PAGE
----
Pace attack November 25, 2006

Is there a twist to Sami's tale?

Mohammad Sami is a cat who has had his nine lives © AFP

Mohammad Sami, who most people want to bowl like the wind, has lived through something of a twister in the past few months. He began the England tour as Pakistan's premier (fully fit) fast bowler and ended it as if he had ended his international career. He watched helplessly as he was first overlooked for the Champions Trophy--even once Shoaib and Asif returned in shame--and then was bypassed for the West Indies series. With nowhere to go, Imran Khan's most advocated bowler, hit some form in domestic cricket. In England, Sami had lost his fire and his confidence. But the logic of his late introduction into the squad is that he is certain to play, otherwise why bother?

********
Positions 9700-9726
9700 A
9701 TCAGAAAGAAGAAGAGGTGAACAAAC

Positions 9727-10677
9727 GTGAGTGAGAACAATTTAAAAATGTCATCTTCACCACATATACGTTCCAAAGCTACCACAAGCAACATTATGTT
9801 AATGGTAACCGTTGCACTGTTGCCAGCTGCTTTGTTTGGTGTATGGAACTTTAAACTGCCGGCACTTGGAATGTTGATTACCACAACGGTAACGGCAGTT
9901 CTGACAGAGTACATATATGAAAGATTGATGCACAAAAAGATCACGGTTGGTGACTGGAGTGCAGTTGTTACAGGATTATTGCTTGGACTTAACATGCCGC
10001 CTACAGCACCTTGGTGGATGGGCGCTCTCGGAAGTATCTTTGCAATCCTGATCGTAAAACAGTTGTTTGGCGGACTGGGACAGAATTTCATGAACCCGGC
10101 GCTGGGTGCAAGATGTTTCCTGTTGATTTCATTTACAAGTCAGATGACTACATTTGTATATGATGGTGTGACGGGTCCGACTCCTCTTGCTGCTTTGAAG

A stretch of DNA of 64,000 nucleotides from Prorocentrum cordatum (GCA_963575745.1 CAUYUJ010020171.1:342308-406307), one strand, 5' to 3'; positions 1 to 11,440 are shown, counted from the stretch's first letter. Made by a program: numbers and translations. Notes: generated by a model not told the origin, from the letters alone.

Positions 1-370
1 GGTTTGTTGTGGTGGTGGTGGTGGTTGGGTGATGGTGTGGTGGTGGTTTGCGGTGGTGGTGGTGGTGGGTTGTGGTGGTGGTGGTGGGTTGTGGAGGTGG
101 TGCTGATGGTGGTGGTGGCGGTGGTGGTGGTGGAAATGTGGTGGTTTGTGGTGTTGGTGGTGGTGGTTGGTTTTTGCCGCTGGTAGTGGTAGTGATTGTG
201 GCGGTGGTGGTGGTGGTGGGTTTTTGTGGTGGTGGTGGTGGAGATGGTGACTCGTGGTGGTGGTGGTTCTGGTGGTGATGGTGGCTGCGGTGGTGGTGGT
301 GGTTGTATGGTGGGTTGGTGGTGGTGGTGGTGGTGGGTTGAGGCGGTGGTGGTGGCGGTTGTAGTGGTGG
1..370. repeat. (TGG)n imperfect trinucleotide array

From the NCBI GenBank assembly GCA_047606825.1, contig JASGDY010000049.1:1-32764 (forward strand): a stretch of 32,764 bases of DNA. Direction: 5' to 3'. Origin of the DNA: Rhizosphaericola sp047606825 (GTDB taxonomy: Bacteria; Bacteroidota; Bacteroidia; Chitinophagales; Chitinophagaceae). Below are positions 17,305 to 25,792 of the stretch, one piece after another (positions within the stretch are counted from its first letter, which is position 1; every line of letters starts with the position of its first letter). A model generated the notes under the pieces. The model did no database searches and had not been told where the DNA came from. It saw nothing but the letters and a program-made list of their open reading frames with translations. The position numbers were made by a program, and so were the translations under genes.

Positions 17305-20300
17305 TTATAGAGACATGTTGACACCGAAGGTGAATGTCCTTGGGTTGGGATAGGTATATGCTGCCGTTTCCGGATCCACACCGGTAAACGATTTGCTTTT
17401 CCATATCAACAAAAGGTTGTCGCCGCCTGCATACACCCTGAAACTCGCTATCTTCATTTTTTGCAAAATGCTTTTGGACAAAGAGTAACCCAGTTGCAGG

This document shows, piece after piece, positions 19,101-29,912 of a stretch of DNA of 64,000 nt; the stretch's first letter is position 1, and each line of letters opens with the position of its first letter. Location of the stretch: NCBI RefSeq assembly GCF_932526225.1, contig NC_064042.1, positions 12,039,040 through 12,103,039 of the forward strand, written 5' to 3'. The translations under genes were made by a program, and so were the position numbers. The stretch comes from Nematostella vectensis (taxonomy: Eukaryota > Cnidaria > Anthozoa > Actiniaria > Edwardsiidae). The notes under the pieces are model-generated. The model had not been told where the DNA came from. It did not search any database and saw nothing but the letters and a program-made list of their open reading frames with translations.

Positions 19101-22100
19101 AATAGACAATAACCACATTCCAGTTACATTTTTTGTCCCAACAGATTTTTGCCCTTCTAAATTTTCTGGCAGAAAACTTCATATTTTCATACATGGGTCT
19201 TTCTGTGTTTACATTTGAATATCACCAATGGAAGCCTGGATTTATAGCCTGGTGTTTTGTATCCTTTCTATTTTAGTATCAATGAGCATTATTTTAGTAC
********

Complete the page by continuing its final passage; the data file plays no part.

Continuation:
Sami is a cat who has had his nine lives. This is an unexpected opportunity for the lost Pakistani paceman. His selection, though, sends several signals. First, Sami has been rewarded for a blip of form in domestic cricket. Second, the Pakistan coach and captain have little faith in Samiullah Niazi, else why call up Sami? Third, there is no real talent waiting to burst through and lead the Pakistan bowling attack, else why not experiment now? And finally--and this is a possibility I find most fascinating--perhaps the selectors don't need to blood anybody new because Asif and/or Shoaib will be returning sooner than expected.

Sami, though, needs to send some signals of his own. The smoke that rises from Karachi must say: "I am Mohammad Sami, Pakistan's lost paceman. I have returned with fire in my belly, passion in my heart. My mind is focused, my thinking clear. I will release the shackles that have bound me. I am Mohammad Sami unbound, Pakistan's rediscovered champion. I have returned as Sami the Spearhead not Sami the Sloth. West Indies must beware and Lara will tremble." It might be a long shot but hope is eternal. Is there a final twist to Sami's tale?

Kamran Abbasi is an editor, writer and broadcaster. He tweets here